The Internet is awash in dispatches, photos, poems and interviews detailing the extraordinary events that have taken place over the past few days in Iran. A growing number of the posts seem to be tinted green, in solidarity with the brave and inspiring Iranians who have taken to the streets to protest their leadership's latest effort to suppress their rights.
The display of solidarity is perfectly appropriate. We are at a potential hinge moment in Iranian history, with the corrupt theocrats of the Islamic Republic appearing to have misplayed their hand, rigging an election so blatantly that they have provoked a mass popular backlash. But however much we may wish to see the demonstrators prevail, grandstanding by the United States is not appropriate. The international community can – and should – voice support for the democratic rights of Iranians and refuse to recognize the election's legitimacy. But the last thing the courageous demonstrators in Tehran need right now is a headline-making show of support from Washington – through, say, a dramatic speech by Barack Obama addressed to the Iranian people aimed at destabilizing the regime, as Stephen F. Hayes of The Weekly Standard suggests here.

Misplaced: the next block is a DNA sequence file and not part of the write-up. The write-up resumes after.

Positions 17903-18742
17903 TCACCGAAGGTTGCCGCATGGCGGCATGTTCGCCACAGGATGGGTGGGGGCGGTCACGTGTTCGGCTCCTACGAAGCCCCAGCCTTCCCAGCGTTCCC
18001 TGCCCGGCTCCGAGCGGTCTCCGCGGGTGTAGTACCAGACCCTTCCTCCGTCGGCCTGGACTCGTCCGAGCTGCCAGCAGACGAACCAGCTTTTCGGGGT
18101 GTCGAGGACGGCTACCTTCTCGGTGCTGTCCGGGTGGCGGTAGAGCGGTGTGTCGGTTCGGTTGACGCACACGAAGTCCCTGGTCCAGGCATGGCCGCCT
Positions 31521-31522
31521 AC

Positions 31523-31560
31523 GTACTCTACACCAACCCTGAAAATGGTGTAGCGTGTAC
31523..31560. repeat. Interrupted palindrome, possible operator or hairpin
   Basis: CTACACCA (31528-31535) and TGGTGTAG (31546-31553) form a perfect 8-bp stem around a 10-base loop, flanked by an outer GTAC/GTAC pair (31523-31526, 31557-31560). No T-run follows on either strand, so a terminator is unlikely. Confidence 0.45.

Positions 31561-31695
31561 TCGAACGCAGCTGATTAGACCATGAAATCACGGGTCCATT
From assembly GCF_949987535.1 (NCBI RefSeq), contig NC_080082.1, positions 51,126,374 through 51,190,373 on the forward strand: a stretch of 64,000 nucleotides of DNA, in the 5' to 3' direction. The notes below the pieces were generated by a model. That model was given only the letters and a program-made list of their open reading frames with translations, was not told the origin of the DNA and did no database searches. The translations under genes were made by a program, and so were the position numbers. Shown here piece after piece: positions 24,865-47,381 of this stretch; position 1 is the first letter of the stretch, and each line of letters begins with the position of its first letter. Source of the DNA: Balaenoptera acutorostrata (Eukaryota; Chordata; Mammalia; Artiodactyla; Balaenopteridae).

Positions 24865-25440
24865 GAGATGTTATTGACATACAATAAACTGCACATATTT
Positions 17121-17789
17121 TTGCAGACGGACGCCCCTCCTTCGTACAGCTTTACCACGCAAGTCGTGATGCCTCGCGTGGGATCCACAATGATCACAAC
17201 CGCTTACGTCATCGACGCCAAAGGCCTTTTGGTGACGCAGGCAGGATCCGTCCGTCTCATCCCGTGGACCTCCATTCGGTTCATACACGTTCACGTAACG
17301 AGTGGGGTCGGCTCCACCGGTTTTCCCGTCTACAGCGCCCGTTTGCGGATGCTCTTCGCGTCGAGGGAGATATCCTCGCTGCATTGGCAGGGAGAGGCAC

This is, in fact, something Iran's hardliners would likely welcome, proof that the protesters are acting at the behest of outsiders meddling in the region and promoting ‘regime change,' which is perhaps why the voices calling for Washington to step up the rhetoric appear to belong to western pundits, not Iranian dissidents and human rights activists. Regime change would, of course, be welcome in this case. But if it happens it will be Iranians, not Americans, who bring it about. Fortunately, President Obama appears to recognize this. How events play out over the next few weeks "is something for the Iranian people to decide," Obama said today. The statement may disappoint those who see it as America's unique mission to spread freedom and democracy throughout the world. But let's not forget where this mindset took us in recent years.